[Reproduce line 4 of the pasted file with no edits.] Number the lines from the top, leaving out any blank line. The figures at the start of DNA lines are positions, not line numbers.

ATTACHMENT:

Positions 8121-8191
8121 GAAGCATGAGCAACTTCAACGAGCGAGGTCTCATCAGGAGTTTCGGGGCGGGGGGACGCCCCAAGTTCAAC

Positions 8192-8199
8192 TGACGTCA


8192 TGACGTCA